Chemo and me are breaking up – the passionate love-hate story has finally come to an end!

Fuck yes! Yes, yes, yes. YEEEES!!!!!! I’m out of my mind happy and yet tired and weary. This is surreal and I actually don’t think anyone who hasn’t been in this situation can understand what it feels like. I’ve done the entire six series of chemotherapy prescribed to me in April. But now it’s done. Over. I’m so relieved. It’s been such a long ride, it was *the* Summer of Chemo. But looking back on all the pictures I only feel happyness; not the least because I chose to wear as colorful clothes as possible. But also how that reflects where my focus has been, is on the bright side of life, not the dark one. At no point in this treatment have I woke up, looked myself in the mirror and thought to myself that I looked ill. Of course there have many difficult days, but not all of them. Today I’m celebrating, as much as one can when you just got a shot of poison. It’s a walk down memory lane, it might only have been a little over four months, but in some ways it has surely been the longest period of my life.

The three first pictures represent three cycles or half of the treatment in terms of time. The first kind of chemotherapy is given every third week, aka one cycle, and it’s the one they call the “red devil”. Needless to say, I was scared shitless before the first infusion; I didn’t know what to expect at all. It turned out pretty ok, so this was essentially the second time I got worked up for nothing. The first time was my surgery and that has turned out good. This did too and it just shows that worrying is a waste of time. I really try to keep that mindset on everything I’m about to do. Potentially I have many years ahead of me and sitting around thinking of what might happen isn’t going to be a good life.

On the fourth cycle, it was time to move over to another substance, derived from the bark of the Pacific yew tree. Once again I couldn’t help but to be a little nervous to see how the body would react to this new kind of poison. It didn’t help that you had to stay for observation for six hours the first time, just in case you’d have a bad reaction to the medicine. In addition to the chemo I’m also receiving herceptin, a relatively new product that shuts down receptors on the cancer cells (should there be any left in my body by now) and this was also given for the first time in this cycle. This also came with it’s own set of side effects that was scary enough in itself. (By now I think I’ve learned to not read about the side effects any more. It’s too scary) In the end this worked out fine too. You see what the lesson here is? Stop worrying!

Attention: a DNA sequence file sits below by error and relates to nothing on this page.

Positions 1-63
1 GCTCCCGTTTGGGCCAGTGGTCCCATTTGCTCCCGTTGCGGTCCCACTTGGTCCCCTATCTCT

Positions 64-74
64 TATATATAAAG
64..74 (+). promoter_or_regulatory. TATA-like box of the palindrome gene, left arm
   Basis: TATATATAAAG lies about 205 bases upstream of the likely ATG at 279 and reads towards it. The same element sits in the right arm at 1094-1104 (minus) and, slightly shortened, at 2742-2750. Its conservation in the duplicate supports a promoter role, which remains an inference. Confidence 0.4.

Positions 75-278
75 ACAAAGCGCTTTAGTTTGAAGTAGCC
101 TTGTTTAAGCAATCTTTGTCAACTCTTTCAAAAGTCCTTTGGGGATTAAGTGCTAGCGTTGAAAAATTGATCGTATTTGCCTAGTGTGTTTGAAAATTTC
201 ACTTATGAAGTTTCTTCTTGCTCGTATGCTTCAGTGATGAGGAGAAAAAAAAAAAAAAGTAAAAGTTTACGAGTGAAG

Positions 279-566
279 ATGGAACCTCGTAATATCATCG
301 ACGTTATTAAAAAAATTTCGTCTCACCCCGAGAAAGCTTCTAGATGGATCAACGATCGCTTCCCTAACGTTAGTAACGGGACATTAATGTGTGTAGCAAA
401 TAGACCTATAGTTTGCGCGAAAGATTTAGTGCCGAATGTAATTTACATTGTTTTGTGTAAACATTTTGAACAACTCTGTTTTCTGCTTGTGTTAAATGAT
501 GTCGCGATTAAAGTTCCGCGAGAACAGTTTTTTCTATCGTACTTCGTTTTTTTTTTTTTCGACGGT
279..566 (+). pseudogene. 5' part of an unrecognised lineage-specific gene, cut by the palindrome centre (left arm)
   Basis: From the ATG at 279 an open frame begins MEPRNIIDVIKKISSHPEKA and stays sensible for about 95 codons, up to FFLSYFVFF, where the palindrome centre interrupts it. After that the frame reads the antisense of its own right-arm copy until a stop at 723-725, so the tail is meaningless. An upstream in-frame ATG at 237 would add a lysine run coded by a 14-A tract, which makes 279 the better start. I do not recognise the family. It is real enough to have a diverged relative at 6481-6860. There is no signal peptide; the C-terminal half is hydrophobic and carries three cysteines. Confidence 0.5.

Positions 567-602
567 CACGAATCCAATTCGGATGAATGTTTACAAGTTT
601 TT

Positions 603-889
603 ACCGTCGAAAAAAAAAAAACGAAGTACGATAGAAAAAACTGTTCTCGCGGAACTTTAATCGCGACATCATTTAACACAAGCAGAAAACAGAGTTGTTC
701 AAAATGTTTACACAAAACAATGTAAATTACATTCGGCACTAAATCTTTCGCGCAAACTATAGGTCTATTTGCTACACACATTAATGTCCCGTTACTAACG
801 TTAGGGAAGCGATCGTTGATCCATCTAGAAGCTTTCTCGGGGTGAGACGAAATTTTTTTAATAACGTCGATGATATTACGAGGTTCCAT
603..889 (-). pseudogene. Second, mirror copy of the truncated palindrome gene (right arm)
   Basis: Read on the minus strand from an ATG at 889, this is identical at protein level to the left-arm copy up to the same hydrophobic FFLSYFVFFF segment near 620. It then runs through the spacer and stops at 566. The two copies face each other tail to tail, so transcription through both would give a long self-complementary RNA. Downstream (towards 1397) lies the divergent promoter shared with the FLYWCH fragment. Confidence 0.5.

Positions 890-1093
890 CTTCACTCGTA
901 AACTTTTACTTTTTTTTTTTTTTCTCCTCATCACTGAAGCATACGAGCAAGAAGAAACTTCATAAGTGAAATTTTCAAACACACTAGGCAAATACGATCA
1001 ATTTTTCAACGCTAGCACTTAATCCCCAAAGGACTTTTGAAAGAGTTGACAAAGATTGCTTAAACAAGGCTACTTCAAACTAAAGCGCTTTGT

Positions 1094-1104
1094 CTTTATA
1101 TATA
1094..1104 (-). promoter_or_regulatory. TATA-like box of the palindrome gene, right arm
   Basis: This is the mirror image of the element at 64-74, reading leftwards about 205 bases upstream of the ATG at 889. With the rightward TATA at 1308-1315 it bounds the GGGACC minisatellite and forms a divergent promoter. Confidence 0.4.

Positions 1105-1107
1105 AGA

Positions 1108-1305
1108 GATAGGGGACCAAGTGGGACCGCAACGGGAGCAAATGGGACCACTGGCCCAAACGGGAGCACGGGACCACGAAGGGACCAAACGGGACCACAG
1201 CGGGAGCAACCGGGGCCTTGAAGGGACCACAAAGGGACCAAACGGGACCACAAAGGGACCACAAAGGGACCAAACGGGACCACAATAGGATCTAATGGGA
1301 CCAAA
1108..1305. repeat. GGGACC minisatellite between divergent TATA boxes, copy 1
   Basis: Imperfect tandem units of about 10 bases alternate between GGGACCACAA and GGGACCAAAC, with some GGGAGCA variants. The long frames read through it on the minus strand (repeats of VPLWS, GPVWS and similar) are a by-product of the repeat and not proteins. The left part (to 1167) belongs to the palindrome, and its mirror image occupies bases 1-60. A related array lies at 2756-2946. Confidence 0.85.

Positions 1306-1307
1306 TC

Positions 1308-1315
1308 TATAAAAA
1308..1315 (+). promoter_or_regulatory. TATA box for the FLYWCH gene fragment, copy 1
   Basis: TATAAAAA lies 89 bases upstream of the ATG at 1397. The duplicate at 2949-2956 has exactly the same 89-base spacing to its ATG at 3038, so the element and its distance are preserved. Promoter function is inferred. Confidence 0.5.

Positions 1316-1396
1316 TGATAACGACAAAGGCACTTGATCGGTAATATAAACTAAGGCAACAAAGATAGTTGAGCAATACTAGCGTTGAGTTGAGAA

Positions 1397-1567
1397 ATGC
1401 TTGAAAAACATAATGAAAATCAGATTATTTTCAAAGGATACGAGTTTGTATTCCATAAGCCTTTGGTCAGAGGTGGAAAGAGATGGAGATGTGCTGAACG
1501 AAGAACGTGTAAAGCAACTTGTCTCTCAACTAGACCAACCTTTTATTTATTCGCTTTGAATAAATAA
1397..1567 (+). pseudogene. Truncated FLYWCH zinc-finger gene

By the time I came to the fifth cycle the chemotherapy was really getting to me. This was absolutely the most stressful time, especially psychologically. It required a lot of mental work for me and my family to keep focus on good things. I was also getting more and more side effects that made me feel worn down. Luckily I’ve had a lot of good friends and close relatives that have been there for me and a lot of the time I have talked my way out of this. I have spent the good days doing fun things and tried to remember that the bad days are not there all of the time, even though it’s easy to feel that way when you actually have a bad day. And in the end time will pass no matter how you feel.

And now I’ve finished the last cycle. I didn’t get full dose the last three times, but I’ve managed to finish it. This last week has been a roller-coaster ride indeed; now the whole family is ready to celebrate. I’m so lucky to be able to close this chapter of my life, stronger than ever, hoping to never return. Bottom line, (breast cancer) chemotherapy isn’t the end of the world. It’s doable, manageable or tolerable at least. I’m very lucky that my treatment is done now. I know of some friends who aren’t that lucky, they need to keep on taking the medicine, because their cancer has spread. This is a heartfelt admiration and support for all of those that need to keep on going and do so, because they have to. You have inspired me greatly with your attitudes. I’m grateful that I can now say I’m done, because that is nothing to be taken for granted. It’s a great privilege.

Chemo the end!

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